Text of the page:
Perspective

Information Technology Reform for the Copyright Office: Help for a Beleaguered but Mission-Critical Federal Agency

Theodore H. Davis Jr.

©2016. Published in Landslide, Vol. 8, No. , March/April 2016, by the American Bar Association. Reproduced with permission. All rights reserved. This information or any portion thereof may not be copied or disseminated in any form or by any means or stored in an electronic database or retrieval system without the express written consent of the American Bar Association or the copyright holder.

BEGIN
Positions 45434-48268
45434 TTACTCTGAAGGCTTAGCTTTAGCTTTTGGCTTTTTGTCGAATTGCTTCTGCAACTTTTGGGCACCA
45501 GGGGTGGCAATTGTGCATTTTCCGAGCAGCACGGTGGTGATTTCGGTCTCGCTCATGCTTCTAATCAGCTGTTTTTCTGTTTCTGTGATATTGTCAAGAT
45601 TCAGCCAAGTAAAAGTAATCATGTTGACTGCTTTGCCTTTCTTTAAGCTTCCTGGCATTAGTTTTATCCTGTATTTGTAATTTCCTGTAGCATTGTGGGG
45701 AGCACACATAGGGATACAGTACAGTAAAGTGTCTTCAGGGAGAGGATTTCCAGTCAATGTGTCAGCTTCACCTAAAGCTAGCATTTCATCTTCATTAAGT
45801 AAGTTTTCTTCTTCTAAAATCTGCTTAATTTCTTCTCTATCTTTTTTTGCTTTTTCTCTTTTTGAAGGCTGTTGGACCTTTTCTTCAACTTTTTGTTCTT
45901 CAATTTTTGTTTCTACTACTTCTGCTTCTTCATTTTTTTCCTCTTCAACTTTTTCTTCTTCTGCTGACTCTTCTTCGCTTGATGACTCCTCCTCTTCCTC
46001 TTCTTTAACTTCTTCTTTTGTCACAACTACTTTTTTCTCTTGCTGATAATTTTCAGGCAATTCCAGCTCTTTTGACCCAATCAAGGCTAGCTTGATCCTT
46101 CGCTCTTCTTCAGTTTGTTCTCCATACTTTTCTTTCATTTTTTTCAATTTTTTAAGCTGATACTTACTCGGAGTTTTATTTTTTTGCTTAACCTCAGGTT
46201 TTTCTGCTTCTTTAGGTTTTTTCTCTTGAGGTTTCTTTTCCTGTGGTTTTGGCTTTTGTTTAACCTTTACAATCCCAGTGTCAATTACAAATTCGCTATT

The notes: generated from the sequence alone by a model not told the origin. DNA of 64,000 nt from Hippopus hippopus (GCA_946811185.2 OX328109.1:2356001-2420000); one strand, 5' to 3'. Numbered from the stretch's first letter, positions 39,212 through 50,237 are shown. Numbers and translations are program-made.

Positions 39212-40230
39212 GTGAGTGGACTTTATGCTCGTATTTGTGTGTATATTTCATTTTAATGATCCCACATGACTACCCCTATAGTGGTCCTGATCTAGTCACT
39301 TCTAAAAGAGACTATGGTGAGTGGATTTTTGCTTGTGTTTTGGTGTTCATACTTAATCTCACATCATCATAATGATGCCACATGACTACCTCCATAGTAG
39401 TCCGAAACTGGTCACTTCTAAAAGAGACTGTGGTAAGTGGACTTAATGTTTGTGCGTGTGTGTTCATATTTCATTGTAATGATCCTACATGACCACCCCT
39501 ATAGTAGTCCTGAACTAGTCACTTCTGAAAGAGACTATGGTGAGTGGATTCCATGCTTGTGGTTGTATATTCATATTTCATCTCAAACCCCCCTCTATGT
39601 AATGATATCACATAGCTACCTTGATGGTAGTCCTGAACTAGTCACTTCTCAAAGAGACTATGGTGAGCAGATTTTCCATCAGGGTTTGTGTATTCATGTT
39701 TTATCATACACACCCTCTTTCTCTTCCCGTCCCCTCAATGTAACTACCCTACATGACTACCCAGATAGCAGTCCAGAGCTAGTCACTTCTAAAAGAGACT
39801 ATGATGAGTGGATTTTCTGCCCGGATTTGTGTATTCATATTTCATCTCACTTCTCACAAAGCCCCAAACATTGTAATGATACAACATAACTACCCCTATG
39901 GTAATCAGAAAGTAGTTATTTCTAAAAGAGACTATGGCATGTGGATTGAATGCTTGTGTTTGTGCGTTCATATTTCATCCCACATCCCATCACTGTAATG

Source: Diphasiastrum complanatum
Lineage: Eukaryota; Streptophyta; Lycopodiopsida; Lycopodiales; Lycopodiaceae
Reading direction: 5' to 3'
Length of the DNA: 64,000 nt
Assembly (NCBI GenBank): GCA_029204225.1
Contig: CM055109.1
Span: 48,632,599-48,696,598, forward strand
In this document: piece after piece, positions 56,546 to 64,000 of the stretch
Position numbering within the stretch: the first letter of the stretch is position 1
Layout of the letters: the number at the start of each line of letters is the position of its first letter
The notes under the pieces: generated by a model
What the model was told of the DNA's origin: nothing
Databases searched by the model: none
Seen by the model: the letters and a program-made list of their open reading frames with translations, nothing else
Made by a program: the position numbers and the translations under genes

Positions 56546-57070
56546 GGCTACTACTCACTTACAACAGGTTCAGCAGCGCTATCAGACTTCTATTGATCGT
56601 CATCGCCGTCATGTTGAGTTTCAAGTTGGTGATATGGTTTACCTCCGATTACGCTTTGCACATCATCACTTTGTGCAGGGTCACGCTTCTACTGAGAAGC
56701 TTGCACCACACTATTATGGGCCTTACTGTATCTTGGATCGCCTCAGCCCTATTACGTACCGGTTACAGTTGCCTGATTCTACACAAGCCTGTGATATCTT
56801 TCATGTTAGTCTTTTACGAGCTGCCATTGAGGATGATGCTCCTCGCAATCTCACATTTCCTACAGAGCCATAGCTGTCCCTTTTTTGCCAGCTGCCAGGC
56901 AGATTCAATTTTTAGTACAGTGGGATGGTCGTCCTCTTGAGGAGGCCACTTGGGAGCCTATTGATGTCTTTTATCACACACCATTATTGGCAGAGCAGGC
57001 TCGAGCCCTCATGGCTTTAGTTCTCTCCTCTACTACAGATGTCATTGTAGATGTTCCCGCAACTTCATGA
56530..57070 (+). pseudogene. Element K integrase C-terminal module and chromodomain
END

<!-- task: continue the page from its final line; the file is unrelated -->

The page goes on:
On December 11, 2015, Representative Tom Marino introduced the proposed Copyright Office for the Digital Economy Act (CODE),1 which, if enacted, would work the most substantive revisions to federal copyright law since the passage of the Digital Millennium Copyright Act of 1998.2 The bill has been referred to, and is likely to remain for some time under the consideration of, the House Judiciary Committee. Nevertheless, even its initial iteration addresses a number of issues of which full-time and occasional copyright practitioners should be aware. In short, comprehensive copyright reform may be on the way.

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